Categories
Autism Complementary and alternative medicine Medicine Politics Pseudoscience Quackery Skepticism/critical thinking

No, Robert F. Kennedy, Jr. is NOT a “vaccine skeptic.” He is antivaccine.

This week hasn’t been a particularly good week for science. It started out on Monday with news of the social media storm from over the weekend over a blatantly antivaccine screed published the Friday before by the director of The Cleveland Clinic Wellness Clinic. Then, towards the middle of the week, we learned that our President-Elect, Donald Trump, had met with an antivaccine loon of the worst variety, someone whose misinformation I’ve been dealing with since 2005, in order to discuss some sort of commission on vaccine safety—or autism (it’s not clear which). Whatever it was, there’s no way a President-Elect should have met with such a crank, much less seriously considered the possibility of having him chair a committee on vaccines or autism. It’s even a worse than that. I haven’t told you this yet, but—surprise! surprise!—apparently RFK Jr. has been discussing this commission or committee with Trump for over a month, although I take that with a grain of salt given that the only source is an e-mail from RFK Jr. to members of the Waterkeepers Alliance, which Kennedy leads, announcing that he would leave the environmental group if the commission actually comes to be:

Kennedy said Trump had “reached out to me through intermediaries” on Dec. 4, leading to detailed discussions with the transition team on the role and composition of the commission. After his meeting with Trump and staff, he agreed to chair the commission for a year, Kennedy said. However, he said he’s still waiting “to see the transition team’s detailed proposal before making my commitment final.”

Yes, there appears to have been more to this whole vaccine-autism commission than Trump’s team’s attempt to walk it back after RFK Jr. went public.

Finally, yesterday, we learned that the governor of Massachusetts signed a bill into law licensing naturopathic quackery.

As I said, it wasn’t a good week for science. So I figure I might as well finish it with a post about a pet peeve of mine that I noticed this week that drove me absolutely nuts by the time I had seen it. I’m referring to how so many of the news and commentary articles in the mainstream press referred to RFK Jr. as a “vaccine skeptic.” On more than one occasion, at least on Twitter, I had to point out that RFK Jr. is not a “vaccine skeptic.” He is antivaccine. He is a vaccine science denialist.

Just for yucks I Googled “vaccine skeptic” and “Robert F. Kennedy, Jr.” to see what I found. Here are some headlines:

You get the idea.

Let me repeat myself before I explain why this trope irritates me so much. Robert F. Kennedy, Jr. is not a “vaccine skeptic.” He is antivaccine. He is a vaccine science denialist. He is a crank. And so is Donald Trump, as I have documented so copiously over the years.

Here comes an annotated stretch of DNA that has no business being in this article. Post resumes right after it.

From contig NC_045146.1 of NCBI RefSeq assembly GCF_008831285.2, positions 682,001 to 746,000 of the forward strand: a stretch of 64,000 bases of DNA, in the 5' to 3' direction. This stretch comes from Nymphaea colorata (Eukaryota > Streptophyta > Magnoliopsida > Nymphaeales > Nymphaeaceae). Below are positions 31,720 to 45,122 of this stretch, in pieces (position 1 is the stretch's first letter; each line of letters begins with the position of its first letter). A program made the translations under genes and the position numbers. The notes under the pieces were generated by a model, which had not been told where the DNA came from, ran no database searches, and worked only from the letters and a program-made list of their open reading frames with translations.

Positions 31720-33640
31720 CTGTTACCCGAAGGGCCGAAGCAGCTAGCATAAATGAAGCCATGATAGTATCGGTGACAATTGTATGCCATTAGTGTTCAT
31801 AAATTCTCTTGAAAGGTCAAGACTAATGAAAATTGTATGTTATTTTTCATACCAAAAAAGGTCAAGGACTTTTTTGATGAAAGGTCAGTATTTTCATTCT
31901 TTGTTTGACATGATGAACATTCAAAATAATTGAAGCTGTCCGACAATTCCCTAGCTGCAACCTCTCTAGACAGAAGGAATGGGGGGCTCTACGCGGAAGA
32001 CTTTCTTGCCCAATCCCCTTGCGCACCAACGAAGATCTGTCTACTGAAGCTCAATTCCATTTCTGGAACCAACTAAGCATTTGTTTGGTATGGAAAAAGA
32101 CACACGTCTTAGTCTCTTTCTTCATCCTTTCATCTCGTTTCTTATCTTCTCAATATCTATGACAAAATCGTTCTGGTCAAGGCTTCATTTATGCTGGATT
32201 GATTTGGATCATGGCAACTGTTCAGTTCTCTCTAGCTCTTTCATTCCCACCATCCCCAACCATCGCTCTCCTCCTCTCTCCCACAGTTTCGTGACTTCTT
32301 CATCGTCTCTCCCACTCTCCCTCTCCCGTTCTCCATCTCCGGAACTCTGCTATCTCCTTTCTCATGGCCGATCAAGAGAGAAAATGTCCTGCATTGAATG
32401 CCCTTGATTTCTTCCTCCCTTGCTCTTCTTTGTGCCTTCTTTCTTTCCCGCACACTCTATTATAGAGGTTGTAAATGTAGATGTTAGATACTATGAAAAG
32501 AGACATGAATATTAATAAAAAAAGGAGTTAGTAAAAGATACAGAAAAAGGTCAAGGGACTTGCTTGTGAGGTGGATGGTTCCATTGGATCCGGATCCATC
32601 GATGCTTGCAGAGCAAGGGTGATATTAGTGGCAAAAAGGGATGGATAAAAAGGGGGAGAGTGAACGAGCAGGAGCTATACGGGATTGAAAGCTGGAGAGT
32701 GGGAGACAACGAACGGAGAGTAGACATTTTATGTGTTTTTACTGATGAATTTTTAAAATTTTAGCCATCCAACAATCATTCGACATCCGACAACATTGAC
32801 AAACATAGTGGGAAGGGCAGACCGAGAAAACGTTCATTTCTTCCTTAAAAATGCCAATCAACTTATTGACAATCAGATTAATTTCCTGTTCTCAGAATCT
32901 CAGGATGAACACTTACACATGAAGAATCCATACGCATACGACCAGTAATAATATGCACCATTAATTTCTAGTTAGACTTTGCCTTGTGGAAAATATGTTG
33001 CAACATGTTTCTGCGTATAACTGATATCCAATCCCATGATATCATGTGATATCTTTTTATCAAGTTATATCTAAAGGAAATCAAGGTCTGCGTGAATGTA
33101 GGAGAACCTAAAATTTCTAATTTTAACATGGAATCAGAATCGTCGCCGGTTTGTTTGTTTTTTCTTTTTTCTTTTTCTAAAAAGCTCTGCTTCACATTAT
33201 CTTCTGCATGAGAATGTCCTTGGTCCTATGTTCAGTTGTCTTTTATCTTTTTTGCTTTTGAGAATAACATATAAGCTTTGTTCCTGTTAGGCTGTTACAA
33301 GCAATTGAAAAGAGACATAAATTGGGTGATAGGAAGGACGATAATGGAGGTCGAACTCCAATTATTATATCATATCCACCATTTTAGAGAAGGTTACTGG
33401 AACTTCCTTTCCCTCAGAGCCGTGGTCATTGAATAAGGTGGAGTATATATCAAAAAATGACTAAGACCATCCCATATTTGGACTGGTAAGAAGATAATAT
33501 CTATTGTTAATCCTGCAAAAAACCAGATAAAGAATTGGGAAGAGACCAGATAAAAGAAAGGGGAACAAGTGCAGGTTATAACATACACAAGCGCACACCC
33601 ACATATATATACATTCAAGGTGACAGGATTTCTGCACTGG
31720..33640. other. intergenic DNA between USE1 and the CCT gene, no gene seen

This is a problem that is not unique to the science of vaccines. For a great many science and history denialist movements, the mainstream press incorrectly labels them as “skeptics.” It’s something the press would never, ever consider doing for Holocaust deniers (although at times they fall for the Holocaust denial spin of referring to Holocaust denial as “Holocaust revisionism”), but they routinely do it for all manner of science. For instance, it was (and in some cases still is) a problem with climate science, where those who deny the overwhelming scientific consensus that the earth is warming, causing potentially ruinous climate change, because of human activity were called “climate skeptics” or “global warming skeptics.” It still is, to some extent, but noticeably less so than in the past. Unfortunately, the AP style recommendation is not to refer to anthropogenic climate change denialists as “skeptics” or “deniers,” but rather to “doubters” or “those who reject mainstream climate science.” I much prefer the latter to the former, the clunkiness of the construct notwithstanding, but both are misleading regarding describing what climate change denialists actually do. Deniers are not skeptics.

The same is true for vaccine deniers. We have the same problem with antivaccine activists like Robert F. Kennedy, Jr. The mainstream press, in its all-encompassing fetish for “balance” and refusal to do anything that resembles making a judgment on anything, refers to RFK Jr. as a “vaccine skeptic.”

Let’s take a look at his “vaccine skepticism.” RFK Jr. is so “skeptical” of vaccines that he has compared “vaccine-induced autism” to the Holocaust on at least two occasions that I’m aware. He has referred to children with autism has having their brains be gone or having their brains be “imprisoned” like prisoners in Nazi death camps. Let’s unpack that (again) for a moment. Prisoners in Nazi death camps did not survive long. Death camps were referred to as death camps (as opposed to work camps or concentration camps) because most prisoners were there only a brief period of time before the Nazis killed them, usually by gas chamber. RFK Jr. thinks this is an appropriate metaphor for autism and vaccines. And if autism is like being imprisoned in a death camp, who are the people who imprisoned them? To RFK Jr., it’s pediatricians, big pharma, and the CDC.